The ceilings and floors are rotted. Toilets are missing, and sinks are filled with muck. The question “IS THIS LIFE?” is spray painted on one side of the building.
Welcome to the Blackstone Hotel, a historic hangout for pimps, hookers and druggies on the north edge of Cass Corridor near Wayne State Univesity.
But one person’s rat trap is another’s Home Sweet Home, and that’s just the problem.
Scott Lowell, owner of Traffic Jam & Snug Restaurant, located a block from the Blackstone, spent a year clearing titles dating to 1962 and bought the property Oct. 3. He plans to spend at least $225,000 to turn the 46 sleeping rooms into 15 one-bedroom apartments, to rent for around $550. When Lowell told residents to be out by Oct. 5, “all hell broke loose,” Lowell said. He extended the get-out date 30 days, but had to shorten it to Nov. 1 after a city inspection report found numerous hazards that Lowell says prevent him from turning on the heat. Lowell is evicting 26 residents, and said that on Nov. 14 he will seek a court-ordered emergency eviction, before the winter freeze. “I’ve always wanted a crack hotel,” Lowell joked. “It’s a hellhole right now. The electrical system looks like spaghetti. We’re going to gut it,” he said, adding, “We’ve always had a problem with the people there.” Many neighbors support what Lowell is doing, as the Blackstone is the most visible holdover of the neighborhood’s rough history. But others, including Southfield-based FOX 2 Problem Solvers, are concerned about the Blackstone’s daily and weekly renters.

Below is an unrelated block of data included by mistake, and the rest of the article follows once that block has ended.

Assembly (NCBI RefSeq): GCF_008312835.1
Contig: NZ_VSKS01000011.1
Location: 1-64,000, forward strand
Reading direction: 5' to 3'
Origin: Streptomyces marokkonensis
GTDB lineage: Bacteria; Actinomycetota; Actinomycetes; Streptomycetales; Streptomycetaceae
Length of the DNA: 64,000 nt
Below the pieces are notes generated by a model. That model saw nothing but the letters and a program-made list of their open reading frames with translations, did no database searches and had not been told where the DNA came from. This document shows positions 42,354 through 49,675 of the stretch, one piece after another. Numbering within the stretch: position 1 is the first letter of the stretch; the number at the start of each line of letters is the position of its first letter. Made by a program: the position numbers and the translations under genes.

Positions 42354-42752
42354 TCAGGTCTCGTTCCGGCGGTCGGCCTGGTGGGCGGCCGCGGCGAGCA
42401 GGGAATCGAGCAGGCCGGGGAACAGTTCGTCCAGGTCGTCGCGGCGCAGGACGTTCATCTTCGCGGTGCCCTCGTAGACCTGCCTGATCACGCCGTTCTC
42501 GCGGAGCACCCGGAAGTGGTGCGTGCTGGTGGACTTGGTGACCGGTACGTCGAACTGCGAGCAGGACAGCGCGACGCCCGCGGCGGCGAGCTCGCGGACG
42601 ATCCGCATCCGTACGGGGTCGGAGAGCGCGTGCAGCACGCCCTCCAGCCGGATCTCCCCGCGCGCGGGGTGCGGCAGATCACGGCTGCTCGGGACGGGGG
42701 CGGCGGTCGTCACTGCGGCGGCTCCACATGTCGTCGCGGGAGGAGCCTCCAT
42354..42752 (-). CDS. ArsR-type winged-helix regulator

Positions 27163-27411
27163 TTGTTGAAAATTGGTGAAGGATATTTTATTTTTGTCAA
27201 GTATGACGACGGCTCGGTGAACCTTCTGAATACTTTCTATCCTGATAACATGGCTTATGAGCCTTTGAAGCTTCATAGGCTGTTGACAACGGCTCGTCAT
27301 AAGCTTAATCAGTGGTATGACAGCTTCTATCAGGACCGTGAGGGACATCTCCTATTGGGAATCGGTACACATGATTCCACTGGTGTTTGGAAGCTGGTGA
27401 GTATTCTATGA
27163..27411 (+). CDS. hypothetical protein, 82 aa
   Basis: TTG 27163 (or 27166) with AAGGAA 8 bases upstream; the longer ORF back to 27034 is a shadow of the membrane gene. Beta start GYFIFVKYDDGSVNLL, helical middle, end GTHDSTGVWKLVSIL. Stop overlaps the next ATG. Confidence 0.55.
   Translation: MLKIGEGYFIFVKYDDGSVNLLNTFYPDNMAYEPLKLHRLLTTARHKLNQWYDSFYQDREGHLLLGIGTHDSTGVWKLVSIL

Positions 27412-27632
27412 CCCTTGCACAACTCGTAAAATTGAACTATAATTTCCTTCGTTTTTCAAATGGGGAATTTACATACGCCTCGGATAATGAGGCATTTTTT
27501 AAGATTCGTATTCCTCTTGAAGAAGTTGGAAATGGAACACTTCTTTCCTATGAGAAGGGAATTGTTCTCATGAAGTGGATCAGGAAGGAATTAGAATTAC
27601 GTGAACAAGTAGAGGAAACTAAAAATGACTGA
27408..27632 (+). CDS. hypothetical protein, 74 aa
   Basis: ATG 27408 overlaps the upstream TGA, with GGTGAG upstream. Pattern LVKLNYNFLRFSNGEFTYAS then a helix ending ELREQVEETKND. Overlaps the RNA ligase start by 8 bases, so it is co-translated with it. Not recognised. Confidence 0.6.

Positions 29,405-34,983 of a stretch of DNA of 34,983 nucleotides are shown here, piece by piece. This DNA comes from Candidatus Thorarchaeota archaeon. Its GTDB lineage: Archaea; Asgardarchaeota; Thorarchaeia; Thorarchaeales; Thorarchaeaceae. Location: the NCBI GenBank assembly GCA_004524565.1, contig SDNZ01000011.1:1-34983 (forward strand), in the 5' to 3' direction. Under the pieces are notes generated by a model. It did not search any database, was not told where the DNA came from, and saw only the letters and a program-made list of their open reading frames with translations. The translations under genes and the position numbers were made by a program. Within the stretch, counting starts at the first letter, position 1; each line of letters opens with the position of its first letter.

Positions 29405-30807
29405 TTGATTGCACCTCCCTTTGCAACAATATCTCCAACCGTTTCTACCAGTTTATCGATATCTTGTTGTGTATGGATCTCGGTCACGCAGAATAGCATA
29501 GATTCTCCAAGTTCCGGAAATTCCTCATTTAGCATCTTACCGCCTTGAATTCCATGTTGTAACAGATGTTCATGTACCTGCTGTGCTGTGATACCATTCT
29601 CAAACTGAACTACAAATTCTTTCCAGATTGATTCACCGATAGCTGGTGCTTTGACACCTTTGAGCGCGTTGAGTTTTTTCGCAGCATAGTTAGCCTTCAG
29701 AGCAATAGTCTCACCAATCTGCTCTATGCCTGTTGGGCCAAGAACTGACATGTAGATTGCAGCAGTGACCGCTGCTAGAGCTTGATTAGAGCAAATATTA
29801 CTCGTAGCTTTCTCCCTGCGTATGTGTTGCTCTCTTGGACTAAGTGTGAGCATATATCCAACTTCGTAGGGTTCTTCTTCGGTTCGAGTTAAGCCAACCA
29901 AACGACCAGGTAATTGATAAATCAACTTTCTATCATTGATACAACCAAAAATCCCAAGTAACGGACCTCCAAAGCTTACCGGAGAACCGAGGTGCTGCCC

FOX 2 (WJBK-TV)’s coverage of the evictions has left Lowell and some neighbors outraged (prompting the egg-throwing scuffle outlined in a story appearing in this week's issue). “I don’t feel like they’re giving me a fair shake,” Lowell said of the station. “I joke about it, because it hurts. But when people hear my name, I don’t want them to think I’m just an asshole who’s kicking out a bunch of poor folks. I work hard for my reputation of integrity and honesty.” FOX 2 was not available for comment, and an attempt to interview residents of the Blackstone was unsuccessful. But a local outlined his thoughts on the matter. “The building isn’t up to date. It might be good for the community to have it fixed up. A lot of the people who live there, they can’t take care of themselves,” said Carl Jones, 38, as he sunned himself and drank cups of beer on a curb. “But this won’t help the people staying there now. Where will they go?”Lisa M. Collins contributed to News Hits, which is edited by Curt Guyette. He can be reached at 313-202-8004 or firstname.lastname@example.org
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